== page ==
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Major Henry Moore Exhibition Coming To Te Papa

Te Papa, in partnership with The Henry Moore Foundation of England, have produced an exhibition for New Zealand of major works by the famous British sculptor Henry Moore.

The exhibition Henry Moore: journey through form consists of fifteen large-scale bronzes. These works will be on display in the TOWER Gallery during the 2002 New Zealand Festival. One very large work – measuring nearly four metres long by two-and-a-half metres high and nearly two metres wide – will be displayed in the plaza outside Te Papa.

This exhibition is the first time that Henry Moore’s large-scale works have been displayed in New Zealand. Also included in Henry Moore: journey through form will be a number of small working models and some of the famous found objects, including bones and stones, from which Moore developed his huge sculptures.

‘Having an exhibition as significant as this, and with such large pieces, is incredibly exciting,’ said Te Papa Chief Executive Dame Cheryll Sotheran. ‘The sheer size of the pieces will also mean a huge logistical operation to get them to their display area.’

Henry Moore: journey through form also has a section highlighting Moore's working methods. Visitors can see how Moore developed major works through a series of experimentations with form, and a succession of developmental stages.

During Henry Moore: journey through form, a satellite exhibition of drawings by Moore and some of his contemporaries will also show at Te Papa’s The Ilott Centre.

Henry Moore was one of the founding fathers of Modernism. He once said that ‘sculpture is like a journey. You have a different view as you return. The three-dimensional world is full of surprises in a way that a two-dimensional world could never be.’ (1962)

As well as playing a key role in English modern sculpture, Moore’s work has also had an impact on the development of sculpture in New Zealand.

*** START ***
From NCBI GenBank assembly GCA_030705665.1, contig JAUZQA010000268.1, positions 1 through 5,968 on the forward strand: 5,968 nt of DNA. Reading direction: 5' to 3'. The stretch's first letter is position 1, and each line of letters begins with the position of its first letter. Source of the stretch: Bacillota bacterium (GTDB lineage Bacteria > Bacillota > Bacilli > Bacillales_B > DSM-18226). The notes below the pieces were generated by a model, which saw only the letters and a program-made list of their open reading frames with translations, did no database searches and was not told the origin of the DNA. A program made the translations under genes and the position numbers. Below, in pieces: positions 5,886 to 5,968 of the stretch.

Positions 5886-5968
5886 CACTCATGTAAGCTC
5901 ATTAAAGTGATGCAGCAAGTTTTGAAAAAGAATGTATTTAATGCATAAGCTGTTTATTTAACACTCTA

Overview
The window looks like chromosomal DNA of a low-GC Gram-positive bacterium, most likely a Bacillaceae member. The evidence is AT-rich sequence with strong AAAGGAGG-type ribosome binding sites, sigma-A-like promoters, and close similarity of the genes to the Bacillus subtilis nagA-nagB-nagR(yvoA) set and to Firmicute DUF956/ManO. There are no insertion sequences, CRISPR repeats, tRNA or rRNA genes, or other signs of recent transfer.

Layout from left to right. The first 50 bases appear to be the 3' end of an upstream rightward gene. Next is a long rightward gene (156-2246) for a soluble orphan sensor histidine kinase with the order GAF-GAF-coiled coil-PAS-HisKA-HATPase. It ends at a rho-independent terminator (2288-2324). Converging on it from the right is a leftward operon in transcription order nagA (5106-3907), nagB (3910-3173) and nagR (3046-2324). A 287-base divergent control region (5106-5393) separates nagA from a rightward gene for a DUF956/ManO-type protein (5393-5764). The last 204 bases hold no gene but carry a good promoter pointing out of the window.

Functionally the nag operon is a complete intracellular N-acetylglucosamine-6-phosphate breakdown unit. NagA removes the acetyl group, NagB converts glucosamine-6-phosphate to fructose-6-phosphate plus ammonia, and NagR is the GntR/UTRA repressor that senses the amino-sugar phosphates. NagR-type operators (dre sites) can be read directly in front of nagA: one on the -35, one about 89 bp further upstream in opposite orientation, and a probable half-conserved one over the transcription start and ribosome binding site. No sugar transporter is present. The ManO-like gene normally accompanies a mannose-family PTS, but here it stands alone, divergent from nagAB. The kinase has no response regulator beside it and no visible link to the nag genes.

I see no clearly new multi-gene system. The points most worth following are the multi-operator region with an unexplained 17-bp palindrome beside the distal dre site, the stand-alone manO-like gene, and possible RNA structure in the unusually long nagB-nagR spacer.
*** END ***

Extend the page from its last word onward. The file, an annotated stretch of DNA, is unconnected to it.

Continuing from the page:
The body of Henry Moore: Journey through Form concentrates on large and medium-sized bronze works from the 1960s to the 1980s, including Two Piece Reclining Figure (1969–70), Helmet Head (1960), and Three Piece Reclining Figure No. 2 Bridge Prop (1963). A key work in Henry Moore: journey through form is Figure in a Shelter (1983). A component of this is the work currently sited in the Wellington Botanical Gardens.

Henry Moore: journey through form runs at Te Papa from 22 February to 4 June.


ENDS


THE LOGISTICS OF MOVING HENRY MOORE SCULPTURES

All but one of the works in the exhibition belong to the Henry Moore Foundation but that does not mean that they are held all together in a single location. Working Model for Sheep Piece, 1971 is currently touring the United States of America as part of the exhibition, Henry Moore: Sculpting the 20th Century. The exhibition opened in Dallas and moved to San Francisco and works are now installed at its final venue, the National Gallery of Art in Washington DC. As the sculpture will probably be flown directly from America to New Zealand, it will be a long time before it is back at home in Perry Green.

Specific security issues had to be taken into account when arranging recently for the removal of Moore’s Figure in a Shelter 1983 from the gardens of the British Prime Minister’s country house, Chequers, where for the past fifteen years it has been viewed by eminent political visitors from around the world. It returned to Perry Green so that conservation work could be carried out before beginning its travels to New Zealand. Reclining Figure: Umbilicus 1984 recently returned from loan to another political venue, the British Embassy in Luxembourg.

As complex to organise as the Chequers collection was the removal by crane of Three Piece Reclining Figure No.2: Bridge Prop 1963 from the roof of Leeds City Art Gallery, involving the closure to the public of the whole area in front of the gallery as well as assistance from a host of technical staff from both Leeds and Perry Green. The large Two Piece Reclining Figure: Points 1969-70 (LH 606), 365cm long and weighing 3500 kg when cased, has recently returned from display in Beihai Park, Beijing, and is currently being prepared for its new journey to New Zealand.

ENDS

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